This has really changed the cyber-blackmailing game, but luckily hackers don’t have access to current passwords.

“[A]ll three recipients said the password was close to ten years old, and that none of the passwords cited in the sextortion email they received had been used anytime on their current computers,” explained researcher Brian Krebs, thereby making the stolen passwords old and outdated.

While sextortion scams like this have endeavored for a considerable length of time, there are no reports of any cybercriminals utilizing this strategy and really introducing malware to film somebody pleasuring themselves while watching porn. It’s substantially less demanding to simply lie about it and persuade individuals that it’s true.

To be safe from hackers, you can cover your webcam when not in use and change your passwords regularly to prevent any cybercriminals from accessing your login credentials. To be on the safe side, you can also set up two-factor authorization and secure logins.

To read more about this click here.

ATTN Trello Users: Don’t Post Your Passwords on Your Boards

These days, with so many website accounts to keep track of, we turn to applications that can offer us the most convenience in maintaining all our passwords in one place, but dear Trello users: Trello is not a great way to preserve this precious information.

Initiated in 2011, Trello has become a space in which project collaboration with team members is made easy through sharing of boards and lists. However, the site has also become popular for the use of password listing for users, and this comes with consequence, as members of the community are susceptible to password thieves and hackers.

Research from David Shear of Flashpoint–a security firm–found that many users posted login credentials, passwords, and sensitive data on public, or “open” boards. He and Brian Krebs of KrebsOnSecurity alerted Trello of the boards, and some users have already been notified via comment posts like “Change your password” on their boards from other community members.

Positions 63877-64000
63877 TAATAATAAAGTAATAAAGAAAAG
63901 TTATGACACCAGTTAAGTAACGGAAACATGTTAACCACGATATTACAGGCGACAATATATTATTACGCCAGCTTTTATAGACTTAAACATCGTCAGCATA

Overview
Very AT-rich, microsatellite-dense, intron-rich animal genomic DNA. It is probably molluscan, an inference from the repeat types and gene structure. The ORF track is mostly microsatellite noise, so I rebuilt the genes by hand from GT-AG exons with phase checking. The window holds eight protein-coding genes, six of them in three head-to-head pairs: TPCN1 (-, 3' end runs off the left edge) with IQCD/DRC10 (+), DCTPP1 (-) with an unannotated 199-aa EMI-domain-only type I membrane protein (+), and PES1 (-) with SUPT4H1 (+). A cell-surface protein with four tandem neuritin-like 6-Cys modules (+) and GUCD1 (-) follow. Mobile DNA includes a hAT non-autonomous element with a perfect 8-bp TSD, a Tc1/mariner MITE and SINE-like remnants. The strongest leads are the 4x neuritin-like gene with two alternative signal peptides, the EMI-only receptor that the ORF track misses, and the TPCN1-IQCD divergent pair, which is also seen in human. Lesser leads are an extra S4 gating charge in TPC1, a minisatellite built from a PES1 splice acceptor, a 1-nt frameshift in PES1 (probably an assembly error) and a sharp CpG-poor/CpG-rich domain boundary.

As Krebs explains on his post:

“One particularly jarring misstep came from someone working for Seceon, a Westford, Mass. cybersecurity firm that touts the ability to detect and stop data breaches in real time. But until a few weeks ago the Trello page for Seceon featured multiple usernames and passwords, including credentials to log in to the company’s WordPress blog and iPagedomain hosting.”

Trello is now working with both Krebs and Shear to purge the site of its public boards with sensitive data, further teaming up with Google to clear the cached sites.

As one Trello spokesperson comments:

“We have put many safeguards in place to make sure that public boards are being created intentionally and have clear language around each privacy setting, as well as persistent visibility settings at the top of each board.”

While Trello can be used for business purposes, it’s safe to say it’s not the best place to store your passwords, especially if there are options to make your boards public. Do yourself a huge favor, and steer clear of pasting passwords on sites/apps that can potentially post your information publicly.

For more information from the original article, please click here.

May the (Cybersecurity) Fourth Be With You & World Password Day

May 4th is a very important day for cybersecurity and Star Wars aficionados, alike. At Inverselogic we’re both, which is why we are celebrating World Password Day all while battling each other with lightsabers.

According to McAfee’s World Password Report, 34% of people surveyed report that they use the same password for multiple accounts. 37% of people are still storing their passwords on a piece of paper and kept in a place they deem of as safe. Most have yet to enable two-factor authentication.

With this being said, today should be the day that you change your passwords, Layer Up with two-factor authentication, and indulge in a nice, Star Wars binge-watching session with your Chewbacca mask on.

May the (cybersecurity) Fourth Be With You, young padawan. 

#Inverselogic #MaytheFourthBeWithYou #LayerUp #WorldPasswordDay

For more information, please read McAfee’s report by clicking here.